I couldn’t help but stare at the two children. They were in a wonderful park with a huge climbing frame, several slides, monkey bars, a tunnel to crawl their way through, not to mention the woods and fields surrounding it. Little E and Little O played in the park for an hour and even then it was difficult to tear them away when it was time to go home.
Yet rather than playing, these two children were sat on a climbing frame watching an iPad. An actual Apple iPad. One that costs a few hundred pounds and that I’ve never been able to afford. I’m not ‘anti-screen’ at all. I wouldn’t have a career without it, for a start! Technology is a big part of all of our lives and I know there are a lot of educational apps that help children learn to read, write, count or speak foreign languages (although we don’t really use them), not to mention giving children the chance to Skype and FaceTime with family who don’t live locally (something we have found brilliant). But there’s a time and a place for it, and a sunny day, in a busy play park is certainly not it. They weren’t being especially careful with the iPad, either. More than once, my heart leapt when the iPad got dropped, or other children climbing past very nearly knocked it out of its owners’ hands.
I was trying not to judge too much as you never quite know what’s going on in someone else’s life. Perhaps the children had some kind of special needs. It didn’t seem that way, although I accept it’s not always obvious. Perhaps it was a reward for good behaviour. Perhaps the parents in question were fed up of being asked and after a thousand times of saying no, gave in and said yes. Or perhaps they were at the end of their fuse with their children tantrumming and fighting with each other, and desperately needed five minutes of peace and quiet. We’ve all been there.
Yet as much as I tried to find something that would justify it, I just can’t see any reason why two children should be sat on a climbing frame, watching cartoons for at least half an hour. Why, on a beautiful sunny day – when we know opportunities to get outside like this can be a rarity – would you feel the need to give your children a screen? We’re always being told children these days have too much screen time and don’t know how to do things like climb trees or play conkers. Why would you want to miss an opportunity for them to run around and get some fresh air and exercise? Why would you instead prefer to put more strain on their eyes and cause more damage to their growing bodies as they sit hunched up over a screen? Why would you make the effort to go to the park and then give your children a screen when you get there? Even if there was ever an excuse to let them watch an iPad at the park, why would you let them sit on the actual climbing frame and not on the bench at the side? Why should other parents have to tell their own children to watch where they are playing so they don’t damage the iPad? I felt ridiculous giving that warning to my children.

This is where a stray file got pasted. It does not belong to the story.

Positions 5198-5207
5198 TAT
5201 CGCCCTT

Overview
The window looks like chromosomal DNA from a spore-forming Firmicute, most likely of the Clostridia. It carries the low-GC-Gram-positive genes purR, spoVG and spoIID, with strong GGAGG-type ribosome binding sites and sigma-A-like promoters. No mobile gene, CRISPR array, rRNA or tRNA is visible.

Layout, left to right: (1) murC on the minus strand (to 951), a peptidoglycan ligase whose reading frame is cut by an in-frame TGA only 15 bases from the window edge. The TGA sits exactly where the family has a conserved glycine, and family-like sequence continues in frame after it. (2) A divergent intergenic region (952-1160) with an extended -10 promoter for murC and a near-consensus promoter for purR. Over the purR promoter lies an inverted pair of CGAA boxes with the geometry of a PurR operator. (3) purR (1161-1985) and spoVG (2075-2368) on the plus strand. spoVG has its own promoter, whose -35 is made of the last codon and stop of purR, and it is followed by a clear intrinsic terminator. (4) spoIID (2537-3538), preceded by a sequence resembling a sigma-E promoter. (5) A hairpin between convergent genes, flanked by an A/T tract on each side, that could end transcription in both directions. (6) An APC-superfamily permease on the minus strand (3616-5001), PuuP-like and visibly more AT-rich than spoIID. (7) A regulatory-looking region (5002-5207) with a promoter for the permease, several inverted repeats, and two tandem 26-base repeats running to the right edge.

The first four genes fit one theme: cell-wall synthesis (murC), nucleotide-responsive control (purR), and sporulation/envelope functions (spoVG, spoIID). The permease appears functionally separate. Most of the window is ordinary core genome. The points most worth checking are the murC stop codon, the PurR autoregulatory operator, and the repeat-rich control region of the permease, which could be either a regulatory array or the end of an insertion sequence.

I see it at soft play centres too. Children watching TV shows on their parents’ phones, instead of playing, climbing and sliding. Not on the sidelines, but in the middle of the activities. And not just for five minutes to calm them down, but for half an hour or more. I see it week after week at the side of the swimming pool where my children have their lessons. While one child is in the pool, the parent is on their smart phone and a sibling is on a tablet, both in silence, not even looking at each other. How about showing the child in the pool that you and their sibling are supporting them by watching them, or spending half an hour of quality one-to-one time with the other child, talking or reading a book? I see it in restaurants, cafés and coffee shops too. The moment a family sits down, the children – often toddlers and preschoolers – are handed a tablet or smart phone. I know it can be challenging keeping a little one occupied when the food takes forever to come, and it is horrible when you feel the other diners are judging your family if your children aren’t being as well-behaved as you might like. But why not try a conversation or a colouring book first? They might surprise you. I feel the same about long car journeys too, preferring traditional car games and conversation to seeing my children spaced out in front of a screen.
And as for those children in the park? I desperately wanted their parents to tell them they’d had enough screen time (it had been at least half an hour) and that it was time to play. I wanted their parents to tell them if they’re done with regular playing, that climbing frames make great pirate ships or fairy castles or a rocket heading to space or a shop or a restaurant. I wanted their parents to tell them there were fields to run around in, bugs to hunt for, hills to roll down.
I don’t think that was ever going to happen though, because the parents were engrossed in their smart phones too.
What do you think? Is the park ever the place for an iPad? Is our obsession with smartphones and tablets affecting our ability to enjoy life? Do let me know in the comments below, by tweeting @cardiffmummy or on the Cardiff Mummy Says Facebook page.